'Firefly' and the Dignity of Humanity | Sojourners

'Firefly' and the Dignity of Humanity

Image via Leonie/Flickr

Happy Star Wars week! This piece is part of a series on God in sci-fi and fantasy. Read the other entries here.

For someone who identifies as an atheist, Joss Whedon has an awful lot of Christian fans.

A casual Google search for “Joss Whedon and religion” brings up countless think pieces, blog posts, and even a few spiritual guidebooks regarding the faith, philosophy, and worldviews present in his work. Whedon may not profess spiritual belief, but throughout his career, from Buffy the Vampire Slayer to Avengers and Agents of S.H.I.E.L.D., his work has fascinated believers.

This may be, in part, because Whedon is a humanist, and his belief in respecting the dignity of all people is a common theme in his work. Whedon’s shows consistently emphasize compassion for people of all backgrounds and worldviews, even (especially) when his characters’ beliefs don’t match up.

But I think the appeal goes beyond that. Whatever their setting or story may be, Whedon’s shows have always been about one thing: relationships. Community and family relationships in particular. And no show of his displays that more clearly than his sci-fi space western, Firefly.

Firefly's legacy is a short one: broadcast on Fox in 2002, the series only has 13 recorded episodes, 11 of which actually made it to air. This was followed by a feature film, Serenity, in 2005, which wrapped up a few of the series’ loose ends. To call it “brilliant but canceled” doesn’t quite do it justice. Part of the experience of Firefly fandom is understanding that the story of the show’s production — a scrappy underdog slammed by corporate overlords — uncannily mirrors the plot of the show itself.

That plot follows the adventures of the crew of Serenity, a small cargo spaceship captained by Malcolm Reynolds (Nathan Fillion). Mal is a former soldier from a war in which he and other rebels fought against the Alliance, a dictatorial governing force that’s like a more bureaucratic version of Star Wars’ Empire.

Mal was on the losing side of the war, but his anti-authoritarian stance hasn’t left him. He and his ragtag crew take on any cargo transport job they can get, regardless of legality. Things get difficult when they pick up a young doctor, Simon (Sean Maher). He’s smuggling his sister River (Summer Glau) to safety from the Alliance, after learning the government was performing experiments on her.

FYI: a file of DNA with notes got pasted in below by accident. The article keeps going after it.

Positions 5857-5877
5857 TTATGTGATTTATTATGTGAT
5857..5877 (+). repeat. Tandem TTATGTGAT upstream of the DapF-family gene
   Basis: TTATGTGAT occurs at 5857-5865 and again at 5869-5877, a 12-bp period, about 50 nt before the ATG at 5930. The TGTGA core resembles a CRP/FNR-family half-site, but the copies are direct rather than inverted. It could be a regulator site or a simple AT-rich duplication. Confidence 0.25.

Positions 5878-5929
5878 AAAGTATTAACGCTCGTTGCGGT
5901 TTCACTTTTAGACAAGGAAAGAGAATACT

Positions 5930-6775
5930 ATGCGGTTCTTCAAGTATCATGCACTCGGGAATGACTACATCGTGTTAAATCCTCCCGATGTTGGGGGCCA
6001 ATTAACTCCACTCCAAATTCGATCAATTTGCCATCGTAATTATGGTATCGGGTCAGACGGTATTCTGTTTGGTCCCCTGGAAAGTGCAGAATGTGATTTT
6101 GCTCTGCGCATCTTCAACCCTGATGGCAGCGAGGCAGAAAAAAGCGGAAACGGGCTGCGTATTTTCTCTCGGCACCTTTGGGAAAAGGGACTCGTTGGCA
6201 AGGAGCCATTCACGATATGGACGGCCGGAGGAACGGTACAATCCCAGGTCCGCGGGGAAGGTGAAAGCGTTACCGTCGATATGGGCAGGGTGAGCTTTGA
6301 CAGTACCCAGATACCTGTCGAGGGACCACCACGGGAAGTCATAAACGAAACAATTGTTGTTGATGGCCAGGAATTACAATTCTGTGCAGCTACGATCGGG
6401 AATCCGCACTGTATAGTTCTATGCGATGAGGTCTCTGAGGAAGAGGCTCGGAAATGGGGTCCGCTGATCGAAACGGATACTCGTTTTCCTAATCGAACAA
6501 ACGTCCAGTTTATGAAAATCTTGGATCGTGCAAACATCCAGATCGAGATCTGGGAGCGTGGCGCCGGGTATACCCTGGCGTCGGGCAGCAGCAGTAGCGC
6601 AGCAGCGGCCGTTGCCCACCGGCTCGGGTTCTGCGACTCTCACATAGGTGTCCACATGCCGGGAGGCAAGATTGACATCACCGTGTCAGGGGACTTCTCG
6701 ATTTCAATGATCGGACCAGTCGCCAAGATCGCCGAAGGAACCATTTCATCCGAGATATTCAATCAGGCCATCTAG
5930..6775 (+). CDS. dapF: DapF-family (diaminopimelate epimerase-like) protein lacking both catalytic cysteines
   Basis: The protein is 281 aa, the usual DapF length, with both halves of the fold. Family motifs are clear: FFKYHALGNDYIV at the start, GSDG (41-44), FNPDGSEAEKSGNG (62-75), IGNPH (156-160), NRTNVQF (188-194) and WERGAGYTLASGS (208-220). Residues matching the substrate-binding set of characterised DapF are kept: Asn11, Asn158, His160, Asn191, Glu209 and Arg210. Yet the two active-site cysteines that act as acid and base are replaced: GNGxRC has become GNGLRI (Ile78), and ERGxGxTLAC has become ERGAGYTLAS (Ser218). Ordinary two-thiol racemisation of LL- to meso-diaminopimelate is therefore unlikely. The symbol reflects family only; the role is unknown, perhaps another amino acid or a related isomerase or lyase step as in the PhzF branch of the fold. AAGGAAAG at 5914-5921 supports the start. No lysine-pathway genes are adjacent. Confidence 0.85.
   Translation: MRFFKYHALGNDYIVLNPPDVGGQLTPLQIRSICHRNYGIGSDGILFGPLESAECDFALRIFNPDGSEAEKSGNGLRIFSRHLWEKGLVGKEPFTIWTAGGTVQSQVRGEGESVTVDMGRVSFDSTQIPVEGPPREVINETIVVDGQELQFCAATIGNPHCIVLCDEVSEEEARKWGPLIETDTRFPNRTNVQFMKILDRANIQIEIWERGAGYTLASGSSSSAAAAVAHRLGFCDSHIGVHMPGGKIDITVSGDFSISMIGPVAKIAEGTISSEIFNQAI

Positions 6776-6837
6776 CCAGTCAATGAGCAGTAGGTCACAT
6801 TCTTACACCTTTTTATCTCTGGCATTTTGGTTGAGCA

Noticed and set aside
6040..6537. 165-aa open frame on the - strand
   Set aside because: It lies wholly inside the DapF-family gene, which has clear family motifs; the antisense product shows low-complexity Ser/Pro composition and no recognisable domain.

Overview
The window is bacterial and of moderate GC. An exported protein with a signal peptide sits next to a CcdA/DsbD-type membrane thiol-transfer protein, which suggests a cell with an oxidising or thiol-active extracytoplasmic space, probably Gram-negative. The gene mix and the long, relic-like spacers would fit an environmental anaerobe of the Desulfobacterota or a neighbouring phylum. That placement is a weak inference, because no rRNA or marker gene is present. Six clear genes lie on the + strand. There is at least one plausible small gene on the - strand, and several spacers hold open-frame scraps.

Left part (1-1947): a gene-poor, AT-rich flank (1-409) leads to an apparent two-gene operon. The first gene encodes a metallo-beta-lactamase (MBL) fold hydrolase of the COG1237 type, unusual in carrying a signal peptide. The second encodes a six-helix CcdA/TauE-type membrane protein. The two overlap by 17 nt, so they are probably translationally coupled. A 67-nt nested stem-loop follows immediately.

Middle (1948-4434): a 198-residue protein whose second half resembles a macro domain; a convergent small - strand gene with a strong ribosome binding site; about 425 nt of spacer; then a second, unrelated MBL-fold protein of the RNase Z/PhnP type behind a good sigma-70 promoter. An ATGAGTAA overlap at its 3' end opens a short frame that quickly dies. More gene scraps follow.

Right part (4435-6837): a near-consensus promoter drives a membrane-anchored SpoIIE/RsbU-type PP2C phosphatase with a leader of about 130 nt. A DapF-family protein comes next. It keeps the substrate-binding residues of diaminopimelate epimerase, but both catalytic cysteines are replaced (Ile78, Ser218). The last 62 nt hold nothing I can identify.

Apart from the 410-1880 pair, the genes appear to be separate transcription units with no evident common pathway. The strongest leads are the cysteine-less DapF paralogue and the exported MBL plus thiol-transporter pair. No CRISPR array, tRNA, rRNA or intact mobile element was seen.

The show also includes a Christian character in its lineup: Shepherd Book (Ron Glass) is a monk who has left his abbey in an effort to engage with the outside world. Book ministers to the Serenity crew despite the misgivings of Mal, whose bitterness over his war experience caused him to lose his belief.

Book is the most obvious touchstone for faith. His character arc is also a great illustration of relational ministry. At the end of the first episode, Book is unsure whether he should stay with Serenity — the crew, after all, is made up of mercenaries, outlaws, and non-believers. And just like anyone who’s worked in ministry, he comes to realize that his job is to minister to sinners, not saints, and that he must be willing to meet those he interacts with where they are.

But there are even deeper messages to be found in the show’s themes of relationships, loyalty, and sacrifice. Mal frequently risks his life for the good of his crew. Simon gives up a successful medical career to rescue his sister, knowing it means he’ll spend the rest of his life on the run. The entire crew runs afoul of a crime lord who’s hired them after they discover the goods they’re stealing are desperately needed medical supplies, and refuse to turn them over.

While Firefly isn’t a show about faith, its messages and morals have much in common with faith, whether or not Whedon chooses to recognize it. As with most of his TV work, the story of Firefly is one of broken people living together, caring for each other, and trying to do the right thing. It’s a story in which compassionate believers and non-believers alike can find common ground, and plenty to talk about.